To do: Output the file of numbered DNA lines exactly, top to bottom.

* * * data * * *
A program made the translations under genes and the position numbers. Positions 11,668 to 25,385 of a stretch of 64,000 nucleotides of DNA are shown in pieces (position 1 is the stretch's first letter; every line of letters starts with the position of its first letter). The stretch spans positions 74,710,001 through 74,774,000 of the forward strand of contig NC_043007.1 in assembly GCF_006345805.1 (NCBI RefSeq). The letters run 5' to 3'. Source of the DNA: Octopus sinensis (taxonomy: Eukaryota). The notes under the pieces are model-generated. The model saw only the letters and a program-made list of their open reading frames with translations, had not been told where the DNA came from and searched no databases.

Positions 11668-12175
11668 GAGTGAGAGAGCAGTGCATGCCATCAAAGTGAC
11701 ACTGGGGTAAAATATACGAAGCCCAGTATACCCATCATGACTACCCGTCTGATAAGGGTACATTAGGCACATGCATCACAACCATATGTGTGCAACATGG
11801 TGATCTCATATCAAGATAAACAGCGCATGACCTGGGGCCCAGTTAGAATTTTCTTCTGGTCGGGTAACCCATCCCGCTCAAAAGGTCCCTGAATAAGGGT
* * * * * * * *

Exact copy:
A program made the translations under genes and the position numbers. Positions 11,668 to 25,385 of a stretch of 64,000 nucleotides of DNA are shown in pieces (position 1 is the stretch's first letter; every line of letters starts with the position of its first letter). The stretch spans positions 74,710,001 through 74,774,000 of the forward strand of contig NC_043007.1 in assembly GCF_006345805.1 (NCBI RefSeq). The letters run 5' to 3'. Source of the DNA: Octopus sinensis (taxonomy: Eukaryota). The notes under the pieces are model-generated. The model saw only the letters and a program-made list of their open reading frames with translations, had not been told where the DNA came from and searched no databases.

Positions 11668-12175
11668 GAGTGAGAGAGCAGTGCATGCCATCAAAGTGAC
11701 ACTGGGGTAAAATATACGAAGCCCAGTATACCCATCATGACTACCCGTCTGATAAGGGTACATTAGGCACATGCATCACAACCATATGTGTGCAACATGG
11801 TGATCTCATATCAAGATAAACAGCGCATGACCTGGGGCCCAGTTAGAATTTTCTTCTGGTCGGGTAACCCATCCCGCTCAAAAGGTCCCTGAATAAGGGT